The Sword of Rhiannon is important as an example both of the kind of story that made Leigh Brackett a leading writer of adventure fiction and of the “planetary romance,” one type of science fiction that has been referred to as “space opera” for the swashbuckling adventures of its protagonists. Brackett was a leading writer of space opera, and the respect for her action-adventure storytelling is illustrated by the fact that her last writing project was the first draft of the screenplay for The Empire Strikes Back (1980), the second film of the first Star Wars trilogy.
The Sword of Rhiannon is one of the best of Brackett’s science-fiction novels, a fast-moving, colorful tale of passion and menace. It also is a very deft piece of writing. The novel begins in mid-action, the hero being followed by someone down a dark street, while introducing non-Terran terms and ending the first paragraph by revealing that this is happening during a “chill Martian night.” The eeriness of pursuit through the shadows of an ancient town that “time means nothing to” helps unsettle the reader in another way, as does a passage shortly later, when Carse walks along the dead sea coast and has “as always the feeling that he was climbing a sort of ladder into the past.” He sees the great docks still standing, marked with the mooring of ships, and imagines what might have been in the past.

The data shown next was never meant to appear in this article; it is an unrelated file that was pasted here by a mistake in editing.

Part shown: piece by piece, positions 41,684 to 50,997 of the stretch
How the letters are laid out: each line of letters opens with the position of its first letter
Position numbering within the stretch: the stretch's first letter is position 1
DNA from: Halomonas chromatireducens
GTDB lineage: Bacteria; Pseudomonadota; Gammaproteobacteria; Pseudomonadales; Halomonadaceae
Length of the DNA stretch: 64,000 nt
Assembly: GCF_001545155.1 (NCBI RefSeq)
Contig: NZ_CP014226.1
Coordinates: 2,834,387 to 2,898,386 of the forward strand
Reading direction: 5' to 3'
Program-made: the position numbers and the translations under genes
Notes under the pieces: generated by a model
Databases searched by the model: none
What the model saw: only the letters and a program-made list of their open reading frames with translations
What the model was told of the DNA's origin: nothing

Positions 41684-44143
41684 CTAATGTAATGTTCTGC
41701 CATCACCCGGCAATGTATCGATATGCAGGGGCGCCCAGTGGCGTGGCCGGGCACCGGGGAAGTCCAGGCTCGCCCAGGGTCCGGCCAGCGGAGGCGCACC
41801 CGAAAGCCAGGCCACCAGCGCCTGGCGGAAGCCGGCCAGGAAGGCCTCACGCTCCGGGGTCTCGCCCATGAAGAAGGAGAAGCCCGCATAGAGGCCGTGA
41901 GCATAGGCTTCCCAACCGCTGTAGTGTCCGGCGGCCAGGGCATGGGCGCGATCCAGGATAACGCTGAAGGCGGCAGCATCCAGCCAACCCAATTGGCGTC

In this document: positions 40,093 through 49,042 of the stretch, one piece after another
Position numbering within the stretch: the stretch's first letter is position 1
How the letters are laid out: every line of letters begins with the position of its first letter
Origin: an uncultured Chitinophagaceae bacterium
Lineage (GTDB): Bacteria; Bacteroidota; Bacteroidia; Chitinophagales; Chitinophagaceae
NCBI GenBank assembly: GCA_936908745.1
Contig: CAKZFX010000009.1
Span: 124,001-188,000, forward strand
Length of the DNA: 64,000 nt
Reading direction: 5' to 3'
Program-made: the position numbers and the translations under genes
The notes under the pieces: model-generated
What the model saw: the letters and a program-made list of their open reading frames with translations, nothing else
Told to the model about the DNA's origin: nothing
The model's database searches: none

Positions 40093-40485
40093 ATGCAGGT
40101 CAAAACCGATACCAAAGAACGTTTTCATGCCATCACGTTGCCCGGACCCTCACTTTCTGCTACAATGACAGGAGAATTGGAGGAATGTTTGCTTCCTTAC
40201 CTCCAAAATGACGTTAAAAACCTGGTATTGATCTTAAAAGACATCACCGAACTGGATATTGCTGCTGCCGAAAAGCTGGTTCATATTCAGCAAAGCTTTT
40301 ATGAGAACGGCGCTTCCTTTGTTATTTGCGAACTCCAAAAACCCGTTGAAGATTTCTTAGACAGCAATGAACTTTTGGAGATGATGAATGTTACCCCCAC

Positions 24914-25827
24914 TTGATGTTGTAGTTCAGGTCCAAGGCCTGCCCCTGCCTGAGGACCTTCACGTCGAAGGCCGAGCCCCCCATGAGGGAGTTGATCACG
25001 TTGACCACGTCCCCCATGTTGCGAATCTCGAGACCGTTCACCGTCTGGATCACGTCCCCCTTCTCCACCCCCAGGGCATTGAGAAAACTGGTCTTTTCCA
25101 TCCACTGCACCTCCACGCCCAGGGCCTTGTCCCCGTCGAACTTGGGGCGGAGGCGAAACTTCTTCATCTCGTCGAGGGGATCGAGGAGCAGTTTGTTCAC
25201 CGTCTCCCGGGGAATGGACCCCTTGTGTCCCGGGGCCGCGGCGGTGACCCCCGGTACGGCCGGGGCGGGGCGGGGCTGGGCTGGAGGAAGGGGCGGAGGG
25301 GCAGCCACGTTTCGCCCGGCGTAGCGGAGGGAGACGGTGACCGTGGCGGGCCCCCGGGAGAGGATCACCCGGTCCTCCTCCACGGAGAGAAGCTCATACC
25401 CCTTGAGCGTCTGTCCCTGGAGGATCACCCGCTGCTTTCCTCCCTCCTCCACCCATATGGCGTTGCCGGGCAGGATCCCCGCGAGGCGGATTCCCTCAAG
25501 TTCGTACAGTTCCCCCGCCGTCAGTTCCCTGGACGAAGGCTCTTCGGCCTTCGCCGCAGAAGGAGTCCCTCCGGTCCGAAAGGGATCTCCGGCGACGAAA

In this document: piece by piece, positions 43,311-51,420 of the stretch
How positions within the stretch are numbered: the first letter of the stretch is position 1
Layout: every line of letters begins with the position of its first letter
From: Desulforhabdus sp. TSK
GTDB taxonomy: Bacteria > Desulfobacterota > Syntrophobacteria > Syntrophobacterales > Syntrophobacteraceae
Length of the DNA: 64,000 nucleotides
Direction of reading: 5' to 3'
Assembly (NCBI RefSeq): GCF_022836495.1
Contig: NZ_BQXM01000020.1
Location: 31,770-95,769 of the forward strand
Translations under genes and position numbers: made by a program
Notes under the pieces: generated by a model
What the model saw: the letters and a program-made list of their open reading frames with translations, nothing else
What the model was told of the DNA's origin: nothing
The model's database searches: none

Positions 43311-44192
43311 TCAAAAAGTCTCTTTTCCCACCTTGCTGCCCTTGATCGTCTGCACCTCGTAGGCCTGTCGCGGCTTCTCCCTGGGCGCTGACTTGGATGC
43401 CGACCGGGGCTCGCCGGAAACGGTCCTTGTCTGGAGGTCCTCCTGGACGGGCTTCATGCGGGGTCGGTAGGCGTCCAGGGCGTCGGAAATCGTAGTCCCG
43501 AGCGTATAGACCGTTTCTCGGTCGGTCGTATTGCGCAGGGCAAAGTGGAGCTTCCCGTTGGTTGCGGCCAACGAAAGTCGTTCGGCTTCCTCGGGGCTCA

This experience is typical of the...
(The entire section is 464 words.)
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